Maren Morris on Influence of Sheryl Crow: ‘There’s Really No One Like Her’

If not for Sheryl Crow, there might not be an artist named Maren Morris. The 30-year-old is reflecting on Crow’s influence, both in Crow’s artistry and songwriting, which has permeated much of Morris’ entire life.

“Sheryl Crow is what you want your hero to be, which is nothing that will shatter your illusions of them,” Morris shared with Rolling Stone Country. “I can count on one hand the people that have been that for me. Dolly Parton is one of them. Sheryl Crow is the other.”

Morris learned Crow’s music from a young age, and remains a fan to this day.

“My mom was a Sheryl fan, so that’s how I became one,” Morris reveals. “Of course, being six or seven years old, I didn’t know just how much of a bada– she was. There’s really no one quite like her. She’s collaborated with so many amazing artists. She’s genre-less. Even to this day, that’s something that I try to hold true to myself: not worrying about the label attached, just putting songs out that you love, that you wrote.

“Every record of hers that came out — her self-titled, Globe Sessions — carved out my musical brain and sensibilities in the late ’90s,” she continued. “That’s when I really was starting to love singing. I still cry when I hear ‘Strong Enough.’ It is one of those where it’s just perfection, lyrically and production-wise. It’s timeless. It resonates with me so much, even though I’m happily married.”

Happily married, indeed. Morris and her husband, Ryan Hurd just released their first official duet together, “Chasing After You.” The two, who met in a songwriting session, plan to always work on creating music together, at least as their busy schedules allow.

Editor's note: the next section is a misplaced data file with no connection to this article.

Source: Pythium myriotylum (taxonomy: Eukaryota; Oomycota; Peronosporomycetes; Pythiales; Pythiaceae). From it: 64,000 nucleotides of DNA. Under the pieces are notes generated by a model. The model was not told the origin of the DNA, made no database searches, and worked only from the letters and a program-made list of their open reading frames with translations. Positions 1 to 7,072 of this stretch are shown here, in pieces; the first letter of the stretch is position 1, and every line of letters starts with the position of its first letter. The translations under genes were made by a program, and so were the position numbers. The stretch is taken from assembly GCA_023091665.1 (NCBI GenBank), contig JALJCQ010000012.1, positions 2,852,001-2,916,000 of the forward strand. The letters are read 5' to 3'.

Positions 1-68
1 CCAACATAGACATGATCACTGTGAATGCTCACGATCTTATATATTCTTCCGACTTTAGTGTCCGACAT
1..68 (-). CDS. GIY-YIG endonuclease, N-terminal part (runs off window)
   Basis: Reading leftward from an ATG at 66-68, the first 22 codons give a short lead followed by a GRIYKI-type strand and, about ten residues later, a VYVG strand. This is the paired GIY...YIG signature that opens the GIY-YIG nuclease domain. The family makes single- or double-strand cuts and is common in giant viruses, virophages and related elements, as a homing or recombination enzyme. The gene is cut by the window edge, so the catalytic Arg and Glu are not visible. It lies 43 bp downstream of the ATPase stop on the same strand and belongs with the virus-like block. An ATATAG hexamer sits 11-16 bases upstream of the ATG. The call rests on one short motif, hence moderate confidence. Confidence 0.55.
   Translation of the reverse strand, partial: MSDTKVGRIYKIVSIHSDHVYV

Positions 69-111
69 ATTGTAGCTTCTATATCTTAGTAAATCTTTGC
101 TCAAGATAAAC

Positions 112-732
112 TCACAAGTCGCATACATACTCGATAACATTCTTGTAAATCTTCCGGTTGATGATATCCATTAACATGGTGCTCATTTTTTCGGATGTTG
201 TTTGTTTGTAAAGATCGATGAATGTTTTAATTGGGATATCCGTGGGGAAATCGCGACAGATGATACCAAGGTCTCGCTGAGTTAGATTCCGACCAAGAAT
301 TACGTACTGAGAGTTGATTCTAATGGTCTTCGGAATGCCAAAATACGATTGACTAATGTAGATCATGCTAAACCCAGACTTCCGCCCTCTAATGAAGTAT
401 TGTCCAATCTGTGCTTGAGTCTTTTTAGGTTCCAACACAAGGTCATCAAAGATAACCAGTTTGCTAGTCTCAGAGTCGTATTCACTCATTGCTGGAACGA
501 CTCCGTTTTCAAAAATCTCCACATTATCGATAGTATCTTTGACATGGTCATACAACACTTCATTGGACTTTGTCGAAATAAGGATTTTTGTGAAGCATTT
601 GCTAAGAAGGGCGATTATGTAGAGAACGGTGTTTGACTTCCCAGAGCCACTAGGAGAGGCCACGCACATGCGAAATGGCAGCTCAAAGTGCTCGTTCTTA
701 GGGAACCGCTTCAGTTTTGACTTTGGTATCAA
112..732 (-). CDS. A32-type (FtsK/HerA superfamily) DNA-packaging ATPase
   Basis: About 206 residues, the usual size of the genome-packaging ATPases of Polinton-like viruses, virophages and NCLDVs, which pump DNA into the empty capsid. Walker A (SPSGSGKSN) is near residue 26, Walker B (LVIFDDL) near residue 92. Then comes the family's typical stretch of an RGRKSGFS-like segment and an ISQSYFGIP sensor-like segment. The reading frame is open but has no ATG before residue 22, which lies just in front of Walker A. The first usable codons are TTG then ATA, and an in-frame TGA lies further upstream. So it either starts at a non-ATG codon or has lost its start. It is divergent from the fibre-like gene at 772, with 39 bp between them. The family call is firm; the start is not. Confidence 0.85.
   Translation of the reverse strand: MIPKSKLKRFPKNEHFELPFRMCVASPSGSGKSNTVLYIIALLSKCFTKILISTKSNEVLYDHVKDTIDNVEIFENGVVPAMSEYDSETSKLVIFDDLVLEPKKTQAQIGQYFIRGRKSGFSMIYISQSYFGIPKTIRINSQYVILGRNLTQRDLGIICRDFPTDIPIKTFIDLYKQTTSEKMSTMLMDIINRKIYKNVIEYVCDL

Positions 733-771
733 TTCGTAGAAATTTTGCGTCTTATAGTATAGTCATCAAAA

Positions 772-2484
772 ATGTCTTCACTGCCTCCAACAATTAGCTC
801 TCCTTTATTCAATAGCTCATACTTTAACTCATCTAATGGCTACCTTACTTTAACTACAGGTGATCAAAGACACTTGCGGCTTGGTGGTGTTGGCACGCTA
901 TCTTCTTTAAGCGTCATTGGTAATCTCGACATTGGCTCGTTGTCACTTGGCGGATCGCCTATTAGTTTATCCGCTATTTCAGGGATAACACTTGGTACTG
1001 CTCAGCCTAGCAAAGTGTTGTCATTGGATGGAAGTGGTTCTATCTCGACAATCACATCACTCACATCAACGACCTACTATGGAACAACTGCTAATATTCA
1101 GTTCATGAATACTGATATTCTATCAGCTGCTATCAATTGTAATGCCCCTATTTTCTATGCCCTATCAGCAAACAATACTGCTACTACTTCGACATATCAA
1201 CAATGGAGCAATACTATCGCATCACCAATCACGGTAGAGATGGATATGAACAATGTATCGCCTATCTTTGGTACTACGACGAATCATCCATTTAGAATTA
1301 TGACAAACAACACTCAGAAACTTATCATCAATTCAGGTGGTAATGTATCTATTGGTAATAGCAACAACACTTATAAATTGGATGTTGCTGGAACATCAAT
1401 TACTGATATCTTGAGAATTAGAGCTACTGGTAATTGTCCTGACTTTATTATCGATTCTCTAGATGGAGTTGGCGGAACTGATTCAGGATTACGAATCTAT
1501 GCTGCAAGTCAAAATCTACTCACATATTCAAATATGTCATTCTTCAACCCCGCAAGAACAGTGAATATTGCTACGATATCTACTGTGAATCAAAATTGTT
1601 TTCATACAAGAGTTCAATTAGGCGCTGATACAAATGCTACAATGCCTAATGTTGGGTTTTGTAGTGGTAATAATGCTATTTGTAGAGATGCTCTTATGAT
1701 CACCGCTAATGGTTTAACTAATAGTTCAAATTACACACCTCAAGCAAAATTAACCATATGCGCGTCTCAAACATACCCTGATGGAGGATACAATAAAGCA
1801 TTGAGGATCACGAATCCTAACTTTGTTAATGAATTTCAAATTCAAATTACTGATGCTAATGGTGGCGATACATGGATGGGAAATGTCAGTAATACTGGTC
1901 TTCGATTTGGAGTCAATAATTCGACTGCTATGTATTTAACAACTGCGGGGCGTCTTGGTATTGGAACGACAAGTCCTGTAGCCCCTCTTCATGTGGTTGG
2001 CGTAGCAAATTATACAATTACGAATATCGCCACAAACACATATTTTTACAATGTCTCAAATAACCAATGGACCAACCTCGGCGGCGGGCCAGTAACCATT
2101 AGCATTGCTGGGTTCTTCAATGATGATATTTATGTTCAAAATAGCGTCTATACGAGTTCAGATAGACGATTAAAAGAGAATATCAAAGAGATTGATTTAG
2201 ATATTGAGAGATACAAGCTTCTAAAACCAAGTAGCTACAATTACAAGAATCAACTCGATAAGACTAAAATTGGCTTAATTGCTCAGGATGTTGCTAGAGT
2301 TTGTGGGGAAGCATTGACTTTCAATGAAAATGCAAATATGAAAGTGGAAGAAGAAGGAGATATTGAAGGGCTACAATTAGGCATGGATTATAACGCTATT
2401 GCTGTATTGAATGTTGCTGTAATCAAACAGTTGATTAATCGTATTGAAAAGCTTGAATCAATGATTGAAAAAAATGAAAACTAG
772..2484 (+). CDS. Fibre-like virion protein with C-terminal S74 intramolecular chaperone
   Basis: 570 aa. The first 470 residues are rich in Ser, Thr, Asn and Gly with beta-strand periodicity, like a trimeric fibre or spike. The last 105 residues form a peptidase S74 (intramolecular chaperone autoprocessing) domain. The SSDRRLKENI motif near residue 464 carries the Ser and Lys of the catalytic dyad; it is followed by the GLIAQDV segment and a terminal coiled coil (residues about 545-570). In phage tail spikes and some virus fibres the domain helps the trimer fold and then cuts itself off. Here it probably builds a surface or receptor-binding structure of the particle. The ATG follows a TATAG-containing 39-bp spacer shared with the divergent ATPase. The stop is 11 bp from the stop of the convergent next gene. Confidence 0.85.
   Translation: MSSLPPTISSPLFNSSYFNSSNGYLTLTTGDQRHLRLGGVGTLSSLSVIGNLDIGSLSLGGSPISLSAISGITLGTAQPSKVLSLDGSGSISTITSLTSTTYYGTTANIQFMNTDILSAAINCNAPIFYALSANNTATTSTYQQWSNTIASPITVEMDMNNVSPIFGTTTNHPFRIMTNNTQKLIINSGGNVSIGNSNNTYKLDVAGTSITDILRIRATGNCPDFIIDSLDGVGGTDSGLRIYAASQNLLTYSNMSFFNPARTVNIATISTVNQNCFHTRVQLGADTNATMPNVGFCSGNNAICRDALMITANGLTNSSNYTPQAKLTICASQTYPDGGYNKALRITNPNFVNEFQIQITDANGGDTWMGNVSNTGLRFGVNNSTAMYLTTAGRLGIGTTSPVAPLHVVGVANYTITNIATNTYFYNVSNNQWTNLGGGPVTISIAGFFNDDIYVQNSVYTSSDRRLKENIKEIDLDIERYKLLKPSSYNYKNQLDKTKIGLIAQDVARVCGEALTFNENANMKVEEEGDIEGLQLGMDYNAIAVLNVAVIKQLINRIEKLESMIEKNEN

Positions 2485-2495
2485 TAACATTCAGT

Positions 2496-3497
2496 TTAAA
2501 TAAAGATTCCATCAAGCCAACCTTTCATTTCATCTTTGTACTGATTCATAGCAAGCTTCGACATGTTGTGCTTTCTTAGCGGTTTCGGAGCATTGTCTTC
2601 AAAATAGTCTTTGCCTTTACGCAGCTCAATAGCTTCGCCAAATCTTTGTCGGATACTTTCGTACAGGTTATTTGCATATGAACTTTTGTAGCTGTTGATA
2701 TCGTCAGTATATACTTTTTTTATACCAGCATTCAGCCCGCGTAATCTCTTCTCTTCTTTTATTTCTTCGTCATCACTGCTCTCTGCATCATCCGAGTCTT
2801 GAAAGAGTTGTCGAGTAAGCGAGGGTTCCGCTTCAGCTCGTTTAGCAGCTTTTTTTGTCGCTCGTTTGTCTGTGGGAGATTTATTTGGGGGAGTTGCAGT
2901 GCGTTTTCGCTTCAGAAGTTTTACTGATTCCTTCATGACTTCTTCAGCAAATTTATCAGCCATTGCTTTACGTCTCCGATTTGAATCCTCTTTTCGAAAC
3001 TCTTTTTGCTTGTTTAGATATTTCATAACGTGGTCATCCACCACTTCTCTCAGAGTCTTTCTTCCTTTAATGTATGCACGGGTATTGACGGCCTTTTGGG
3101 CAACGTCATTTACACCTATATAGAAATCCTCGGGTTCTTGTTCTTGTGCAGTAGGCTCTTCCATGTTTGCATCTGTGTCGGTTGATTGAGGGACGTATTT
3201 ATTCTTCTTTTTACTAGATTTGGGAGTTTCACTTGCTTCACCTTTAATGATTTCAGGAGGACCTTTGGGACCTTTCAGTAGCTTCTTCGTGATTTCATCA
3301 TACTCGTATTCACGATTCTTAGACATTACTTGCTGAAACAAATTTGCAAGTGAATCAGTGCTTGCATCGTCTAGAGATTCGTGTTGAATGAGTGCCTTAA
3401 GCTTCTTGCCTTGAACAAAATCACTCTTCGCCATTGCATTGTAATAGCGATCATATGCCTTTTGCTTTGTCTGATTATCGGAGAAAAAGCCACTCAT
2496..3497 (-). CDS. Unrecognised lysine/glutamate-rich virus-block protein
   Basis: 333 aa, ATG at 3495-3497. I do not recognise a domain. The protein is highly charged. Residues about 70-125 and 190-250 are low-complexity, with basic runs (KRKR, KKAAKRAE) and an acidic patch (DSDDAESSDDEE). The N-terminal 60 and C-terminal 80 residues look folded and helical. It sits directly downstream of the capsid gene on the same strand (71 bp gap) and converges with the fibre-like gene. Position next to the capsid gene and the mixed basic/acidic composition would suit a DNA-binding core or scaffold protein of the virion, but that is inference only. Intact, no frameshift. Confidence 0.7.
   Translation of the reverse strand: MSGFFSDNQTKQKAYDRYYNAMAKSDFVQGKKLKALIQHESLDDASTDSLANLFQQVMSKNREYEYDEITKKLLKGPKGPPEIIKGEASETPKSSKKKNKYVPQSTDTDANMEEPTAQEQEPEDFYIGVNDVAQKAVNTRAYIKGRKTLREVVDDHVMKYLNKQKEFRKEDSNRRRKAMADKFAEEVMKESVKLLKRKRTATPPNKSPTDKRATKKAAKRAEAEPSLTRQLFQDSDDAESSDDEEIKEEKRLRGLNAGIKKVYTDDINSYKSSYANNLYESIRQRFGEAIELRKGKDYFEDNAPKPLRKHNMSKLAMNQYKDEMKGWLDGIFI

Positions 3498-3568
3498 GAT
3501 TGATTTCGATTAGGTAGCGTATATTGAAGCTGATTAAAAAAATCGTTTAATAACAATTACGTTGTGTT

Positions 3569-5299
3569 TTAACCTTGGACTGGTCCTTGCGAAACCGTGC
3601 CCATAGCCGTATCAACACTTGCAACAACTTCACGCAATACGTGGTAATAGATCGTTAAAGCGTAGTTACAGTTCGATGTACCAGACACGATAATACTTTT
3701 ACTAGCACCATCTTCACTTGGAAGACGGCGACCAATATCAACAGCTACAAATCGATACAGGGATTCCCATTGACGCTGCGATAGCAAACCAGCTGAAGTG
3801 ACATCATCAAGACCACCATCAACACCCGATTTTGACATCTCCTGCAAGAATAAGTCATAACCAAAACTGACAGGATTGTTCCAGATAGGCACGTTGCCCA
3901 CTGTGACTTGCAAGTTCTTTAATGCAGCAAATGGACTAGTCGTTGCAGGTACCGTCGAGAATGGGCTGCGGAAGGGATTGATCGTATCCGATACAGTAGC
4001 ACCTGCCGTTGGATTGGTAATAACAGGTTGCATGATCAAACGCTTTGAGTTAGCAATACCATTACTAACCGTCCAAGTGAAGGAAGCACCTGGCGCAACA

“We still write together,” Morris said on Apple Music Country’s Today’s Country Music with Kelleigh Bannen. “I think that’s always going to be a part of our relationship, is being creative. There was a time that we wrote so many songs together in the beginning that we were scared. Like if we did get into a serious relationship, that we wouldn’t be able to write as honestly to and about each other in the room, but I don’t feel like that’s been the case. I think it’s only strengthened our dynamic in the writing room over the years.

“And obviously we still write with other people,” she continues. “We’ll come home, and sit on our back porch, and play each other our demos from the song wrote that day. So it’s cool to be collaborators, but also still be each other’s cheerleaders when we have a song that we’re excited about. I think we’ll always write together, and it’s definitely not like a make or break of our relationship, but I think we’ll always be creative with one another.”